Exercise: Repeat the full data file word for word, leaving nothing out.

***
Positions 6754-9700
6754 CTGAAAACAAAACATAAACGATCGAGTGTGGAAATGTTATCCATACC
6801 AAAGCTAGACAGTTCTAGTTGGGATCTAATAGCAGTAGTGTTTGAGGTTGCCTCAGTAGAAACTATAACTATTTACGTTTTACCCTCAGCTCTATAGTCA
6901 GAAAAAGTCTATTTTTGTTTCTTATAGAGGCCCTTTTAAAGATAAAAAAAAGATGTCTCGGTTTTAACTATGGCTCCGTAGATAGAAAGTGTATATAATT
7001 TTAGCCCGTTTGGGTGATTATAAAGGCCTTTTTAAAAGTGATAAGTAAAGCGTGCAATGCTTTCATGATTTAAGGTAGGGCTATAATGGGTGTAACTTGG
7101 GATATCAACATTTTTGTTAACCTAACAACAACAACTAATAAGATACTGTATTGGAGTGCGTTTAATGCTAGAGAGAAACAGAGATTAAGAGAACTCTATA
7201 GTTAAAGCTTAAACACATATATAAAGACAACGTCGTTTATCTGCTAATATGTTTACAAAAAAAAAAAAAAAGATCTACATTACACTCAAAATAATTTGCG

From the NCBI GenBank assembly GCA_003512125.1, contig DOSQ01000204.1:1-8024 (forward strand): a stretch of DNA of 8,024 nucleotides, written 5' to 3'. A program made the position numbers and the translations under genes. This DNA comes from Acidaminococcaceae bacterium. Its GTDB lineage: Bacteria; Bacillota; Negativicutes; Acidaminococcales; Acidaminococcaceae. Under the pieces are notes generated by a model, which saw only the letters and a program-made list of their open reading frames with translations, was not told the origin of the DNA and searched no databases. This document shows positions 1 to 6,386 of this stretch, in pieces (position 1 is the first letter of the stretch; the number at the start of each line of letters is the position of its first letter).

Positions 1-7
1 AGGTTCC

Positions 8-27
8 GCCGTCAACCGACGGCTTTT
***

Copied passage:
Positions 6754-9700
6754 CTGAAAACAAAACATAAACGATCGAGTGTGGAAATGTTATCCATACC
6801 AAAGCTAGACAGTTCTAGTTGGGATCTAATAGCAGTAGTGTTTGAGGTTGCCTCAGTAGAAACTATAACTATTTACGTTTTACCCTCAGCTCTATAGTCA
6901 GAAAAAGTCTATTTTTGTTTCTTATAGAGGCCCTTTTAAAGATAAAAAAAAGATGTCTCGGTTTTAACTATGGCTCCGTAGATAGAAAGTGTATATAATT
7001 TTAGCCCGTTTGGGTGATTATAAAGGCCTTTTTAAAAGTGATAAGTAAAGCGTGCAATGCTTTCATGATTTAAGGTAGGGCTATAATGGGTGTAACTTGG
7101 GATATCAACATTTTTGTTAACCTAACAACAACAACTAATAAGATACTGTATTGGAGTGCGTTTAATGCTAGAGAGAAACAGAGATTAAGAGAACTCTATA
7201 GTTAAAGCTTAAACACATATATAAAGACAACGTCGTTTATCTGCTAATATGTTTACAAAAAAAAAAAAAAAGATCTACATTACACTCAAAATAATTTGCG

From the NCBI GenBank assembly GCA_003512125.1, contig DOSQ01000204.1:1-8024 (forward strand): a stretch of DNA of 8,024 nucleotides, written 5' to 3'. A program made the position numbers and the translations under genes. This DNA comes from Acidaminococcaceae bacterium. Its GTDB lineage: Bacteria; Bacillota; Negativicutes; Acidaminococcales; Acidaminococcaceae. Under the pieces are notes generated by a model, which saw only the letters and a program-made list of their open reading frames with translations, was not told the origin of the DNA and searched no databases. This document shows positions 1 to 6,386 of this stretch, in pieces (position 1 is the first letter of the stretch; the number at the start of each line of letters is the position of its first letter).

Positions 1-7
1 AGGTTCC

Positions 8-27
8 GCCGTCAACCGACGGCTTTT